Although coming from very different backgrounds – in Glasgow, Manchester and New Jersey – MacGregor, Hytner and Spacey are, like most British cultural leaders of their generations, all men. And it will be noted that Hytner and Spacey have also been replaced by blokes: Rufus Norris and Matthew Warchus.

Gender analysis of appointments is complicated by the fact that, if Marianne Elliott had made herself available for the National job, she would almost certainly have got it, ahead of Norris. And strong female candidates to replace Spacey – Josie Rourke and Vicky Featherstone – had already been installed at other venues, the Donmar and the Royal Court, before the Old Vic vacancy came up.

Even so, the British Museum board has an opportunity to break the apparent stone ceiling at the UK’s greatest cultural institutions and should surely look closely at the very talented Dr Maria Balshaw of the Whitworth Gallery in Manchester among a list of contenders that will surely also look at directors across Europe and the US although it is possible that there might be some journalistic and political opposition to a building with such a nationally emblematic name being run by someone from abroad – an equivalent to the opposition that Sven-Goran Erikkson faced as the first foreign coach of the English football team.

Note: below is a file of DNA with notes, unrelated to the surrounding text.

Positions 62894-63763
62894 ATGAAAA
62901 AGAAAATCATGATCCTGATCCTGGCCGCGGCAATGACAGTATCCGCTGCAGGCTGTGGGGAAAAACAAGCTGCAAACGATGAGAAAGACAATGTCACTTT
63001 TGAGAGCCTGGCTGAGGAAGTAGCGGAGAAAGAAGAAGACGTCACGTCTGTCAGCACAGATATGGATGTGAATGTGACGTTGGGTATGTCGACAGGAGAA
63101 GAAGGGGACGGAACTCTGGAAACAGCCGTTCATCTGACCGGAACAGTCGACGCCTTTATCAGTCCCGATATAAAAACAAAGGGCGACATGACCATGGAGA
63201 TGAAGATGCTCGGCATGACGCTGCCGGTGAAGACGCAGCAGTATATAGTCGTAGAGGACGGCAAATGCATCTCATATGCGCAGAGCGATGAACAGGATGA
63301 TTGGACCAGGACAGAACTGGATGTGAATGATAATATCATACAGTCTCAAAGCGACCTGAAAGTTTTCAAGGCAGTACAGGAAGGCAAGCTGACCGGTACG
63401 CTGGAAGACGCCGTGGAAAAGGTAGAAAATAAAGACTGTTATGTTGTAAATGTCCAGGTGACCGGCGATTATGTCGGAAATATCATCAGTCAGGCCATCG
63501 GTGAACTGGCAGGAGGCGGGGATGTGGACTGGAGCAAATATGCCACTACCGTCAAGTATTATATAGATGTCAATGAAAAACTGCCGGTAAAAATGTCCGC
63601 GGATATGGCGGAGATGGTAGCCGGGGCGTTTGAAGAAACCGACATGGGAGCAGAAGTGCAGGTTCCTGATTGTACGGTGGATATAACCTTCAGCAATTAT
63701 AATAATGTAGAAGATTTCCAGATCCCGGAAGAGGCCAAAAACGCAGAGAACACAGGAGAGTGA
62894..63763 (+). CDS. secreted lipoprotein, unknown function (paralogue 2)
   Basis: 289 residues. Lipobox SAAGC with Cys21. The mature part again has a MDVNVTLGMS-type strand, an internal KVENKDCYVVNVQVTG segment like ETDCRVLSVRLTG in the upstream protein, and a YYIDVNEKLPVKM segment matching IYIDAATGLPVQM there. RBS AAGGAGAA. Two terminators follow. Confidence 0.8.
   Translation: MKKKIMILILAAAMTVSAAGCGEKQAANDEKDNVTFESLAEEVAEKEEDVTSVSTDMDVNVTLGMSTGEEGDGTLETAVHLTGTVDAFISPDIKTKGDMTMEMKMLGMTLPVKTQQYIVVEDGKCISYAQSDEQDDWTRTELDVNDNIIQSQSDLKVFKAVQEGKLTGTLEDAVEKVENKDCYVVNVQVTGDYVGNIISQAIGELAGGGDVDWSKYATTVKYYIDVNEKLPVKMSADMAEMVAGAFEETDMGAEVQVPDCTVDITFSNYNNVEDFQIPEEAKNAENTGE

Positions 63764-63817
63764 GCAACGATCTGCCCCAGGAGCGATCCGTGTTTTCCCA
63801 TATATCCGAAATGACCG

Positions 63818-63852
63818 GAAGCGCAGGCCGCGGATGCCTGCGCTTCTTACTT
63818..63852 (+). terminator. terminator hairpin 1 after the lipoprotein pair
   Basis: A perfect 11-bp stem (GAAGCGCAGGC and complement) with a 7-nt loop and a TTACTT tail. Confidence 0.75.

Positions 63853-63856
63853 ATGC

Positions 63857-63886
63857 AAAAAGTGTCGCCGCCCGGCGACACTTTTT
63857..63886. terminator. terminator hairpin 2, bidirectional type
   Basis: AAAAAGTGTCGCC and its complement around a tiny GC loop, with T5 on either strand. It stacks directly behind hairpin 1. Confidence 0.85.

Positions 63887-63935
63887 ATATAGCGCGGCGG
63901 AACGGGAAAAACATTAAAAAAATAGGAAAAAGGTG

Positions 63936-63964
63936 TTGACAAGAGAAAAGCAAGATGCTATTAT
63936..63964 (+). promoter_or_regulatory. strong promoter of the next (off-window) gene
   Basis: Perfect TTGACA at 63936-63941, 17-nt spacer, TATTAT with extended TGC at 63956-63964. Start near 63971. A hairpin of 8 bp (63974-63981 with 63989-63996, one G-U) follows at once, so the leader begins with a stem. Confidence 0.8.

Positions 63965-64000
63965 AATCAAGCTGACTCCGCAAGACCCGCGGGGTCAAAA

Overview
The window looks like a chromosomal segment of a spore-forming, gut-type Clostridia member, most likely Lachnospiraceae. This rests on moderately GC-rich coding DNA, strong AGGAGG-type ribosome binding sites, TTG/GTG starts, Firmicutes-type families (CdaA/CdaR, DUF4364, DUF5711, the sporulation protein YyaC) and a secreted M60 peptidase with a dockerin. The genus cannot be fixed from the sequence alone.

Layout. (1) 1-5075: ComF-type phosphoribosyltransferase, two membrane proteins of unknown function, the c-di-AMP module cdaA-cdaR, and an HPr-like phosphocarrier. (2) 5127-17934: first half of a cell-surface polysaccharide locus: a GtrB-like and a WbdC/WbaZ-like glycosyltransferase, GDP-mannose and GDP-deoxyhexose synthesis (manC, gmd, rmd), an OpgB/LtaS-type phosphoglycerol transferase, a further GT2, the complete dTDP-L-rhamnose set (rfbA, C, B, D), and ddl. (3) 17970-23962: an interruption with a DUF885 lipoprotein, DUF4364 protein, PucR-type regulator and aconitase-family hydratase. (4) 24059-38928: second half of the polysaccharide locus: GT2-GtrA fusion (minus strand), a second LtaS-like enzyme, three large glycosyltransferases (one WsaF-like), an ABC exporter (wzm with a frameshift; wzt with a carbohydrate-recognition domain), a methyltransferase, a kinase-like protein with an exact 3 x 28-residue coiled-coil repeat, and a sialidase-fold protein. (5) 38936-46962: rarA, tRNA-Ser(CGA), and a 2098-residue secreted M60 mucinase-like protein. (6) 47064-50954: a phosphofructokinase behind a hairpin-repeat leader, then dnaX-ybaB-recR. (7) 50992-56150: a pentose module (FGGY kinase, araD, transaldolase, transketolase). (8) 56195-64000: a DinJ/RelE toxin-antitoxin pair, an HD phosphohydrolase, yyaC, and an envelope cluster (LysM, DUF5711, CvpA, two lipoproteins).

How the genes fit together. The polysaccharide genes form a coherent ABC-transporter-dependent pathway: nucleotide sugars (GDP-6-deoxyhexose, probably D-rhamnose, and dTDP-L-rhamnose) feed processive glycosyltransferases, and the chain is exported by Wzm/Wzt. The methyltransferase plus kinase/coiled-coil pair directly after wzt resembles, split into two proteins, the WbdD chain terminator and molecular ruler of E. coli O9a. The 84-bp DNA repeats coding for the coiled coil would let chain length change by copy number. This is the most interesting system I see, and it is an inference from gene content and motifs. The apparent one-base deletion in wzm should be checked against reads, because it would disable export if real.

In another footballing metaphor, some candidates to follow MacGregor might also fear becoming a David Moyes, the coach who failed horribly at Manchester United to replicate the long success achieved by Sir Alex Ferguson. Norris and Warchus, although having taken the National Theatre and Old Vic jobs, may also have reason to fear the parallel.

The only drawback to making a very successful appointment – as the boards of all three institutions did a decade or so ago – is the the difficulty of finding an equivalent successor.

Mark Lawson is a journalist and broadcaster, best known for presenting Front Row on Radio 4 for 16 years. He writes a weekly column in the critics section of the New Statesman.

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Commons Confidential: Money for old Gove

Backstabbing Boris, a doctored doctorate, and when private schools come to Parliament.

Treachery is proving profitable for Michael Gove since his backstabbing of Boris Johnson led to the victim being named Foreign Sec and the knifeman carved out of Theresa May’s cabinet. The former injustice secretary was overheard giving it the big “I am” in the Lords café bar by my snout and boasting that he’ll trouser £300,000 on the political sidelines. I note a £150,000 Times column and £17,500 HarperCollins book deal have been duly registered. Speaking engagements, he confided to the Tory peer Simone Finn, will be equally lucrative.